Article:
Globe columnist blinded by Canadian chauvinism



Canadian Mining in Latin America

Don’t let the Chinese buy up Canada’s strategic minerals… in Argentina. That’s what Eric Reguly argued in Saturday’s Globe and Mail.

The West is asleep while China hoards key minerals”, blared the front page of the Report on Business. Reguly complained that Zijin Mining recently paid $960 million for Vancouver-based Neo Lithium, which extracts a mineral important in batteries that power electric vehicles. Six hundred words into the story the Globe reporter let slip “the Canadian company’s vast lithium project is located in northwestern Argentina”. How dare the Chinese take our Argentinian resources!

Usually among the more reasonable Globe business writers, Reguly also denounced the Chinese purchasing ‘our’ minerals in the Congo. The New York Times recently published a series of front page articles about the Chinese acquiring North American minerals in the Congo.

Reguly is apparently untroubled by Canadian-based or listed firms operating about 4,000 mineral projects abroad. A Canadian must be incredibly ignorant or chauvinistic to complain about another country dominating world minerals. With barely 0.5% of global population, Canada is home to about 75% of the world’s mining companies. In a sign of the scope of the resource imperialism, a slew of firms based in Toronto or Vancouver have names like Tanzanian Royalty Exploration, African Aura Resources, East Africa Metals, African Gold Group and International African Mining Gold (IAMGOLD).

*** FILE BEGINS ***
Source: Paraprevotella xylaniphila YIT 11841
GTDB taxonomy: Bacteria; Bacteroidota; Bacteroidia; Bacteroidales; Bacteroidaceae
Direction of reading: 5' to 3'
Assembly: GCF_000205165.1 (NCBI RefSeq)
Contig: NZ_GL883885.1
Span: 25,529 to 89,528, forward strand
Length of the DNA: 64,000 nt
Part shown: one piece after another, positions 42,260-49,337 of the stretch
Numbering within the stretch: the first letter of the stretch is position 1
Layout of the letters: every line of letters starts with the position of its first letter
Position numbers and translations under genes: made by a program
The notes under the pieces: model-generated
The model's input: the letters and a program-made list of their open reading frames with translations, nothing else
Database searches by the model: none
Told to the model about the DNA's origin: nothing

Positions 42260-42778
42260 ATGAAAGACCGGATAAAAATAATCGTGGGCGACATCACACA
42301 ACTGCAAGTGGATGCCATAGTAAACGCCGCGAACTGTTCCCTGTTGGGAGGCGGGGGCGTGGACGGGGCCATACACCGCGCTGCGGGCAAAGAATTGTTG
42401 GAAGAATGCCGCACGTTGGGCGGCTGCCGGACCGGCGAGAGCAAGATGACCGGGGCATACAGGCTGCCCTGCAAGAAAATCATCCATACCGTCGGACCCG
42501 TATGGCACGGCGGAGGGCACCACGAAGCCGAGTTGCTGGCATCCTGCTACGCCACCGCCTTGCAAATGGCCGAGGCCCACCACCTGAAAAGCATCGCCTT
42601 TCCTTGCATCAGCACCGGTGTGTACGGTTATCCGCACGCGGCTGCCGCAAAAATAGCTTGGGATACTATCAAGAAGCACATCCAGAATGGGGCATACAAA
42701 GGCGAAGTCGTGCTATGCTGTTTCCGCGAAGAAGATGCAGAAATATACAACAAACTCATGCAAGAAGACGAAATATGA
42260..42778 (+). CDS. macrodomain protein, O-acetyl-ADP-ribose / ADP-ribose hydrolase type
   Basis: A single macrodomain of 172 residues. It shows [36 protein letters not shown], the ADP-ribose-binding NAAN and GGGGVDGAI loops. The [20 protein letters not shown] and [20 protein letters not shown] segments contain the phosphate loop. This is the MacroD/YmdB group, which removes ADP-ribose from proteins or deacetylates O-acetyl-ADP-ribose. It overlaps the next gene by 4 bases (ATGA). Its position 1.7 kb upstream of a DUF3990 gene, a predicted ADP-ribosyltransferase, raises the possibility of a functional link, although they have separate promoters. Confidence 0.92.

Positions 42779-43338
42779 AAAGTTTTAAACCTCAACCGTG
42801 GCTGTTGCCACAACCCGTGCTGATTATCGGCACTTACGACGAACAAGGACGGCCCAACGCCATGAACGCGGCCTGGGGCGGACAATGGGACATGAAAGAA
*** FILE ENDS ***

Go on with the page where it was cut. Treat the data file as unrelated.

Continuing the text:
The Report on Business regularly reports on Congolese, Argentinian, Mexican etc. minerals exchanged between Canadian firms. On Monday its website reported on Vancouver-based Lundin paying $625 million for the Josemaria mine in Argentina from a sister Vancouver company. There’s never any mention that it might be a sign of imperialism when Toronto or Vancouver firms regularly sell minerals in Mali or Peru to other Canadian firms.

In Canada and elsewhere natural resources should be in the hands of local communities or provincial and national governments. Mining destroys ecosystems and increasingly minerals should simply be kept in the ground.

Last week protesters damaged the legislature building in the Argentinian province of Chubut after a 20-year ban on ecologically damaging open pit mining was lifted under pressure from Canadian firms, notably Vancouver-based Pan American Silver. Blockades by environmentalists and indigenous Mapuche-Tehuelche forced the government to announce a plebiscite on the issue.

(Argentina highlights another aspect of the hypocritical criticism of China. Beijing is often criticized for loaning money for infrastructure projects that countries have difficulty repaying. In 2018 the US-led International Monetary Fund put up $50 billion to boost right-wing Argentinian President Mauricio Macri after he repaid US vulture funds. Now the IMF is forcing a left-wing government to repay money that was used to help the Argentine right fight elections against it.)

Of course, there are legitimate concerns about any country dominating important minerals. Many African and Latin American countries quite rightly worry about Canada’s dominance in the mining sector, for example. But a Canadian reporter complaining to a business audience about a Chinese firm buying a Canadian firm’s minerals in Argentina reflects extreme arrogance and chauvinism. And a huge blind spot when it comes to seeing the world through the eyes of anyone but members of the Canadian ruling class. Not to mention a failure to see the irony of his argument.

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